A Basic Primer on Biotechnology (A1219 (Revised))

Biotechnology and its use to modify the genetic makeup of living organisms has become a topic of heated discussion in recent years. Confusion is plentiful on the topic of biotechnology and genetically modified organisms (GMOs). The purpose of this publication is to discuss genetic/biochemical processes at a basic level and how biotechnology is used to modify the genetic makeup of an organism.

Joel Ransom, Cereal Agronomist, NDSU Extension Service


The complete set of genetic instructions for a living organism is contained in its genetic code, referred to as its genome. The genome for each organism differs by the number and size of chromosomes and the number of genes each contains. Each chromosome is composed of a single strand of deoxyribonucleic acid (DNA) and specialized protein molecules (Figures 1a and 1b).

Coding regions called genes are along the DNA strand of each chromosome. Only specific regions of each chromosome code for genes. Alternate forms of genes in each organism account for the differences among individuals.

Each DNA strand is composed of similar repeating units called nucleotides (Figure 1c). Four different nucleotide bases are present in DNA. They are adenine (A), thymine (T), cytosine (C) and guanine (G). The specific order of these bases in a gene coding region on the DNA strand specifies exact genetic instructions.

Two DNA strands are held together by bonds between the bases; these constitute base pairs. Often the size of a genome is referred to by its number of base pairs. Each time a cell divides, the full genome is replicated, and each daughter cell receives an exact copy of the genetic code (Figure 1d).

Each strand of DNA directs the synthesis of a complementary strand, with free nucleotides matching up with their new complementary bases on each of the strands. Strict base pairing is adhered to; A will pair only with T, and C will pair only with G. Each daughter cell receives one old and one new DNA strand (Figure 1e).

Figure 1. The basic structure and function of chromosomes and genes.

The basic structure of chromosomes and genes.


The genes on each DNA strand contain the basic physical and functional units of heredity. A gene is a specific sequence of nucleotide bases, and the sequences carry the information required for constructing proteins. In turn, proteins regulate the expression of the genes and provide structural components and enzymes for biochemical reactions necessary for all living organisms.

The protein-coding instructions from genes are transmitted indirectly through messenger ribonucleic acid (mRNA), a transient intermediary molecule similar to a single strand of DNA. For the information within a gene to be expressed, a complementary RNA strand is produced (by a process called transcription) from the DNA template in the nucleus (Figure 1f). This mRNA is moved from the nucleus to the cellular cytoplasm, where it serves as the template for protein synthesis.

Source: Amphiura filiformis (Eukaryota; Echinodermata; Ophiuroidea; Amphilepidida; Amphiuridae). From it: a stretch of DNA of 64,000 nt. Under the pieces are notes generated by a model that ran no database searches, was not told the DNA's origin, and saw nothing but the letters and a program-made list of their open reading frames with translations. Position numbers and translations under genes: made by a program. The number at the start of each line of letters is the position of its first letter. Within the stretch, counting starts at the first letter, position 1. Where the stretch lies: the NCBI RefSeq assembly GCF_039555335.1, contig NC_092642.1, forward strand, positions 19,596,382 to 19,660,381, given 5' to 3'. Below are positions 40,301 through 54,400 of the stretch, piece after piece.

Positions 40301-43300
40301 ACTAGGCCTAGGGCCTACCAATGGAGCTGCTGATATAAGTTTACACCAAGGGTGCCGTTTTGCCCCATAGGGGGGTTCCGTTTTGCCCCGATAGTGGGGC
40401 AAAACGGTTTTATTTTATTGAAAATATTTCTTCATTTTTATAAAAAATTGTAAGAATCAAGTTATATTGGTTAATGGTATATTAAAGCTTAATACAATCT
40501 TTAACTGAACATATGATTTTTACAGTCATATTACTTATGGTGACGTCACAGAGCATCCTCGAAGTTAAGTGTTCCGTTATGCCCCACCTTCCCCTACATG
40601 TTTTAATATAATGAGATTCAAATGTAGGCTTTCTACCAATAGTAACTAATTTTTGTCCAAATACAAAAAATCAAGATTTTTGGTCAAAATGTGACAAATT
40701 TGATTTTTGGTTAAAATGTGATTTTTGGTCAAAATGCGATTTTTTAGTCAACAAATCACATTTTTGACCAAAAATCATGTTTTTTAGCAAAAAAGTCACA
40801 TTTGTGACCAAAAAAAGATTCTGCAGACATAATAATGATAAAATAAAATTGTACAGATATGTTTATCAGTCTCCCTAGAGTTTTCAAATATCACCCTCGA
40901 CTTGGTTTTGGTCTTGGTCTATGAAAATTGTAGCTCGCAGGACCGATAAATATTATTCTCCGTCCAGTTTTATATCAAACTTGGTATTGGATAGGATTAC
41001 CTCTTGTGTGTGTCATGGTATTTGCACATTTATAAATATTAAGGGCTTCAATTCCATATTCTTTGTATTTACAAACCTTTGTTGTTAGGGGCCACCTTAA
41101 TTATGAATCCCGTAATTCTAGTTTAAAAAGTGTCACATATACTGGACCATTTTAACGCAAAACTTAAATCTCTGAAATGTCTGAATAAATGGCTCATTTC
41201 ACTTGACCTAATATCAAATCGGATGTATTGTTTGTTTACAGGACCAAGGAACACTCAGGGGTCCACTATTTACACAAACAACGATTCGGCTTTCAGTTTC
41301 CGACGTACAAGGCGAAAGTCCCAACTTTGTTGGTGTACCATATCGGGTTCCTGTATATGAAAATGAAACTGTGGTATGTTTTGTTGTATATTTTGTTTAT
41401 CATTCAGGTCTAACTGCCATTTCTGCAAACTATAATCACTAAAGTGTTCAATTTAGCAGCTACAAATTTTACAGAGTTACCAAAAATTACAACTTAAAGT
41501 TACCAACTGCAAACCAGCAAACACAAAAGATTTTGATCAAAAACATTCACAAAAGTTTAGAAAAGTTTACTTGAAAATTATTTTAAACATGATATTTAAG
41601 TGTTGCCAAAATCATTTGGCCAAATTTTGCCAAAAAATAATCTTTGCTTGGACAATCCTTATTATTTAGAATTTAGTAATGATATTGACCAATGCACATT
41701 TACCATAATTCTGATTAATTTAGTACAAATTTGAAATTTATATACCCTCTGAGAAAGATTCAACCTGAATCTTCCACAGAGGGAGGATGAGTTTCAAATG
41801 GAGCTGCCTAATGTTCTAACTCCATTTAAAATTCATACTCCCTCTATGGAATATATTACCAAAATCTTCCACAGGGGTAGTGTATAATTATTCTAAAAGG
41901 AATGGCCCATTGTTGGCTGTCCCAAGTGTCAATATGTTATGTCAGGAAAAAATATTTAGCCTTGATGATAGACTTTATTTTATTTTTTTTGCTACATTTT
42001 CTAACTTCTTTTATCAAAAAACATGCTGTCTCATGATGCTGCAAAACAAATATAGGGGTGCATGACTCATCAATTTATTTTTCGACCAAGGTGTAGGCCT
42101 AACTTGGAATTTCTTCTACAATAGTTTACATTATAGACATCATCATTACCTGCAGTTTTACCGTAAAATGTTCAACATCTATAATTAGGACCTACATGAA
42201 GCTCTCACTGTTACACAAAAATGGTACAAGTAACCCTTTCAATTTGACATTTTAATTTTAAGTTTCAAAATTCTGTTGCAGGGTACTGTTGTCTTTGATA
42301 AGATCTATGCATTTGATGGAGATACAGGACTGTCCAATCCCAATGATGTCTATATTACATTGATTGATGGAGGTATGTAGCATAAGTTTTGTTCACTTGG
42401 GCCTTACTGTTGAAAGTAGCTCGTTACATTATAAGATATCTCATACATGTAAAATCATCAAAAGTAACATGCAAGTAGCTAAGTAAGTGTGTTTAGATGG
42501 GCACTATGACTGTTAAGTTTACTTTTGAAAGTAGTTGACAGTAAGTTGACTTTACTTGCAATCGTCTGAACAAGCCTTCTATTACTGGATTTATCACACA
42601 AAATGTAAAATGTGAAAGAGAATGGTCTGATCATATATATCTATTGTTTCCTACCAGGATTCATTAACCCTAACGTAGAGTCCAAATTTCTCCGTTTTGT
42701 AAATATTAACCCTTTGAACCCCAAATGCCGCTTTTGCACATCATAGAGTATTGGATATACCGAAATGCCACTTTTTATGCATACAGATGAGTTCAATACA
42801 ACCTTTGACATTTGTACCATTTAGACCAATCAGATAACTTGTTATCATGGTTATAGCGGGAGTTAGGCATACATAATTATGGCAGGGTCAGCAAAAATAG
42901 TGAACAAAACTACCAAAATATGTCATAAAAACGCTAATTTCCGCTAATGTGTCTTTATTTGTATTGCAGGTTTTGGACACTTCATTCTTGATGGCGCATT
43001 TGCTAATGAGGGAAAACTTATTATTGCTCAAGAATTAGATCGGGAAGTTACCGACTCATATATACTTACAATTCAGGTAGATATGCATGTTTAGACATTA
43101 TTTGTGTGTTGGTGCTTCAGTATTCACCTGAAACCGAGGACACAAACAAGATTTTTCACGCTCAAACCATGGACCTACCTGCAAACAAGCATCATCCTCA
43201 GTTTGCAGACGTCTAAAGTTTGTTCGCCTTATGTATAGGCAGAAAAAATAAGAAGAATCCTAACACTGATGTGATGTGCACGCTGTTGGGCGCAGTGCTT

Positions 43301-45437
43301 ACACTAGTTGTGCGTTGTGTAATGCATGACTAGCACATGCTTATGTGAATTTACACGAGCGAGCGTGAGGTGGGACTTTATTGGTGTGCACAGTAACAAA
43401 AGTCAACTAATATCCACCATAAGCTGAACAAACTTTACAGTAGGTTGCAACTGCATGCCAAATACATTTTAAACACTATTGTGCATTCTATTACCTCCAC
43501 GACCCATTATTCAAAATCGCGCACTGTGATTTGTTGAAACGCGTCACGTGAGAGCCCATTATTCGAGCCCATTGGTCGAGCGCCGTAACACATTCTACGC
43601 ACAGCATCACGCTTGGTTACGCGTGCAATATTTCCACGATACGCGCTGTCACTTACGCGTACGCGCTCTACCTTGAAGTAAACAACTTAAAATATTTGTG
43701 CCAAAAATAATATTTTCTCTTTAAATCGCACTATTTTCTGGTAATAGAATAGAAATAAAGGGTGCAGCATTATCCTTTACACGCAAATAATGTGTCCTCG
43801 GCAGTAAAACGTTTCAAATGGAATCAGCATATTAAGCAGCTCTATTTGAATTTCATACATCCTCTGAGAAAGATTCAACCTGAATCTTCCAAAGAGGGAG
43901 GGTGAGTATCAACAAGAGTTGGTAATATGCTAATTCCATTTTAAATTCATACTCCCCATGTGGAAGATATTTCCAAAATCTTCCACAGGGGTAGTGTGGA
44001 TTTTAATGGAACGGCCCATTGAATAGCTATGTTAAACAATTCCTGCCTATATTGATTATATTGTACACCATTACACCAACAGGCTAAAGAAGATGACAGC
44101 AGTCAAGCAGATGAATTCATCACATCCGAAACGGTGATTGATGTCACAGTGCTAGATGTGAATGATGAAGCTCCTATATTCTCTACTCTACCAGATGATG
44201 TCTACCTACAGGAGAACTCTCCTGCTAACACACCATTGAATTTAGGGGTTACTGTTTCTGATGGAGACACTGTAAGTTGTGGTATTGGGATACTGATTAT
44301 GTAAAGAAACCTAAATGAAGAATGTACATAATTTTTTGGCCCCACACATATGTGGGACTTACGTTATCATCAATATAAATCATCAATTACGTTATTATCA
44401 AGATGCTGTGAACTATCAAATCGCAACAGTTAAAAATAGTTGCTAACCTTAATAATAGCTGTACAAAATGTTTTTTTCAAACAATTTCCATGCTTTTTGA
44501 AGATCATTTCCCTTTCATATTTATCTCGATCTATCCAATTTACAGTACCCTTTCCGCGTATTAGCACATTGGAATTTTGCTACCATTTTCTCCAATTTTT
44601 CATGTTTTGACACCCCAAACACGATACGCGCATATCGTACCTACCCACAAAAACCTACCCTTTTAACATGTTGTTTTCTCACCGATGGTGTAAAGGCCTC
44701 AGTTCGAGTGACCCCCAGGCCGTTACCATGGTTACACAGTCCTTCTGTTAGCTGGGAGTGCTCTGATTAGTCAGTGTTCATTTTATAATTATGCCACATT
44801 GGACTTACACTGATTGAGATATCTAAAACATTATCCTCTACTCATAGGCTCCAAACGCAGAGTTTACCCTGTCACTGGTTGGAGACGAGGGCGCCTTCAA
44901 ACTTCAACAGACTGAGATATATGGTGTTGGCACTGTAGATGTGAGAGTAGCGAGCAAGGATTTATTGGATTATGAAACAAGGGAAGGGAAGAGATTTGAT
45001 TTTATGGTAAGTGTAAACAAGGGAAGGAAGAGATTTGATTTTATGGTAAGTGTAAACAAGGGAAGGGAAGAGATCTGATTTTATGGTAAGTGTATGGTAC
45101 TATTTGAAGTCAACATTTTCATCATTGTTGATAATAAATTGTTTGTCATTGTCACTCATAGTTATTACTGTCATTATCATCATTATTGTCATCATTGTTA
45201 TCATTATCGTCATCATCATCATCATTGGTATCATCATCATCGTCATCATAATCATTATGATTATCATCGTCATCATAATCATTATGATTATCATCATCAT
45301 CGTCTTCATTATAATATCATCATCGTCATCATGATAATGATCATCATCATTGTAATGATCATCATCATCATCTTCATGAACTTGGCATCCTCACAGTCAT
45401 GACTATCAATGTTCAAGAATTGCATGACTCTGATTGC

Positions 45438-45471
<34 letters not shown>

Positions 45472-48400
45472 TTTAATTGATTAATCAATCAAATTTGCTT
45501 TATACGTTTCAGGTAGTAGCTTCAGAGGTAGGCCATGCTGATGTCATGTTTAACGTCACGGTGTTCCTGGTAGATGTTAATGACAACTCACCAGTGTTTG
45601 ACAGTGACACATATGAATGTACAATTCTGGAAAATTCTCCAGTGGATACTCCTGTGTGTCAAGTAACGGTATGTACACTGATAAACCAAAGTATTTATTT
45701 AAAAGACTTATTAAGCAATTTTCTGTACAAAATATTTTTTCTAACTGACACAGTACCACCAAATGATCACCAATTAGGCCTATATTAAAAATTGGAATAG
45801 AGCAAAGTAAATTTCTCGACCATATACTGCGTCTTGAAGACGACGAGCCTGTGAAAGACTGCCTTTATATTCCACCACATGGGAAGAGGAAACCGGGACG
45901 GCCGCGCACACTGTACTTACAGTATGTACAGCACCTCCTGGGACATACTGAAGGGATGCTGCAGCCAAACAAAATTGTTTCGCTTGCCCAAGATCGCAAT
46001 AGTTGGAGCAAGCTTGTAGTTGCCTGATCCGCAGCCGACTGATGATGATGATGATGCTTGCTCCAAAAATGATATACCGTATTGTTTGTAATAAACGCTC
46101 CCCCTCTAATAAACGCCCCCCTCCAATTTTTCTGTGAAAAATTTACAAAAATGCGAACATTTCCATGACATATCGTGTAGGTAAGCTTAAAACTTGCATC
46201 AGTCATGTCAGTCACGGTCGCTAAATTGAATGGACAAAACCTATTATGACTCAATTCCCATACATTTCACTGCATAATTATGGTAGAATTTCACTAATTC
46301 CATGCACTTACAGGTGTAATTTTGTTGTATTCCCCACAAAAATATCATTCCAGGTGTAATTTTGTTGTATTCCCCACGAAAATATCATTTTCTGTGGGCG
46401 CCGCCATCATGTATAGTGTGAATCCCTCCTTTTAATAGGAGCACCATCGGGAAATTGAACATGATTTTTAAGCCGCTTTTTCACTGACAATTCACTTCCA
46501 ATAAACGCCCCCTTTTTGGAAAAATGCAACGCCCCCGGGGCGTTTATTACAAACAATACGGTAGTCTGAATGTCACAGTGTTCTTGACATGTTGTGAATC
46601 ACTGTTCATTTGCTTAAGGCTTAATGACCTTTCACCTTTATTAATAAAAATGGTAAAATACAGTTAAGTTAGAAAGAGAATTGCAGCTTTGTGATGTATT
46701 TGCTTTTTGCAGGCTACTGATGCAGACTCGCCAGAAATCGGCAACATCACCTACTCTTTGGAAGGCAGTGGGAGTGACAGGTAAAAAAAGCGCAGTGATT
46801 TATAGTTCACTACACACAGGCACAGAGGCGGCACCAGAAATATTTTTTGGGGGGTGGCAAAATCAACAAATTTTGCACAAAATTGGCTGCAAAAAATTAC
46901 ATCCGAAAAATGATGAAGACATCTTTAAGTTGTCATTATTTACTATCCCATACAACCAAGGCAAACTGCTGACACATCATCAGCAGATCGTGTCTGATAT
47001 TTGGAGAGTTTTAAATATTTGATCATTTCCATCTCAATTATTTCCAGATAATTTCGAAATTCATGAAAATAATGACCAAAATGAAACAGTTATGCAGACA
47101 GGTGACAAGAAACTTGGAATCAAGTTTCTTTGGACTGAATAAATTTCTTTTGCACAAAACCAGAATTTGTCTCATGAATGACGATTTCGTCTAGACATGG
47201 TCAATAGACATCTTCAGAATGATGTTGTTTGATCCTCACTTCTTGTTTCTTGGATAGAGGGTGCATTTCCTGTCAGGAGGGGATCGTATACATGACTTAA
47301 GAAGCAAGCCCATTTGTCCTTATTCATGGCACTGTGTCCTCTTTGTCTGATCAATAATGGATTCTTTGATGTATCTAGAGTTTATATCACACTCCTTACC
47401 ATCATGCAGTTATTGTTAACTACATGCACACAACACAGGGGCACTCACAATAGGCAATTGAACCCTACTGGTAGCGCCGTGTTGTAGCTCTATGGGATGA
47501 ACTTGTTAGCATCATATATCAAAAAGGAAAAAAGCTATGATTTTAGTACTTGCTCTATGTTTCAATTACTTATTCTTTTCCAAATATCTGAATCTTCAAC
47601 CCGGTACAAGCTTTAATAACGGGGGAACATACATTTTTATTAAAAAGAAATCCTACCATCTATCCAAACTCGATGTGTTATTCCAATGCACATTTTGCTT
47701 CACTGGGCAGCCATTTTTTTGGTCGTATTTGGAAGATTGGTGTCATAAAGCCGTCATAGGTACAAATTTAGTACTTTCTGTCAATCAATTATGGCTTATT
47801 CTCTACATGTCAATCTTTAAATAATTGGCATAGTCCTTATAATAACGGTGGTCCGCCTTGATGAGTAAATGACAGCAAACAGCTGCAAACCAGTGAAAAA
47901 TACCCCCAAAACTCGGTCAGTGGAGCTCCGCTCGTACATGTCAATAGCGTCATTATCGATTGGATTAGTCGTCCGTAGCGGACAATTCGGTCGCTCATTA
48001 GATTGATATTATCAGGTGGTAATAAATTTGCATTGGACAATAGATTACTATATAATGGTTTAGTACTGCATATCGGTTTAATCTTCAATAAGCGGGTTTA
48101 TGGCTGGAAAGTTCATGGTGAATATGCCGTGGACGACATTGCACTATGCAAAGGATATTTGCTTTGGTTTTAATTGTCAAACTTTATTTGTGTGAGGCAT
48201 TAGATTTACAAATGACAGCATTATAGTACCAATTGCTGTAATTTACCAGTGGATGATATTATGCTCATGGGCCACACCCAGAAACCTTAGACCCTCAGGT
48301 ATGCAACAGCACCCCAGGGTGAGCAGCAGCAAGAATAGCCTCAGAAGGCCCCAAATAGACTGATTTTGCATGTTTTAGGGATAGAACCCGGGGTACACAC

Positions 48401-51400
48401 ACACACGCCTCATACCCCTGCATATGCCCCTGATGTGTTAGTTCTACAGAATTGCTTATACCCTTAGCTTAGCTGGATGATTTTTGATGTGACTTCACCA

The cell’s protein-synthesizing machinery then translates the genetic code, or codons, into a string of amino acids that will constitute the protein molecule (by a process called translation) encoded by the gene (Figure 1g). Following modification, the resulting protein can begin its function as an enzyme or structural or regulatory protein.

Proteins are large, complex molecules made up of long chains of amino acid subunits. There are 20 different amino acids. Within a gene, each specific sequence of three DNA bases (codons) directs the cell’s protein-synthesizing machinery to add a specific amino acid.

For example, the base sequence ATG codes for the amino acid methionine (any biochemistry text will have a complete list of amino acids and their corresponding codons). Thus, the genetic code is a series of codons that specify which amino acids are required to make the specific protein for which a gene codes. The genetic code is the same for all living organisms.

Not all genes are expressed in all tissues. For example, the tassel and developing ears on a corn plant (Zea mays) produce pollen and embryos that will develop into seed. The differences between these two plant parts ultimately are controlled by gene expression.

The differential expression of genes is controlled by its promoter. The expression of a few genes in plants is controlled by environmental factors such as sunlight, temperature and day length. These three factors are important in triggering flowering in many plant species.

Uses of Biotechnology

Biotechnology includes a vast array of tools used in research and modification of biological systems. These include:

• Genetic mapping – the process of identifying the location of a gene on a chromosome and elucidating the gene sequence

• Molecular-based disease diagnosis – identifying specific alleles (alternate forms of a gene) of a gene that causes genetic diseases

• Gene therapy – replacing an absent or defective gene with a working one, enabling normal body function

• Forensic science – solving crimes and identifying human remains

• Genetic transformation – the movement of a gene or group of genes from one organism to another

Genetic Transformation

Genetic transformation is the area of biotechnology that has created the greatest amount of stir and is the focus from this point on.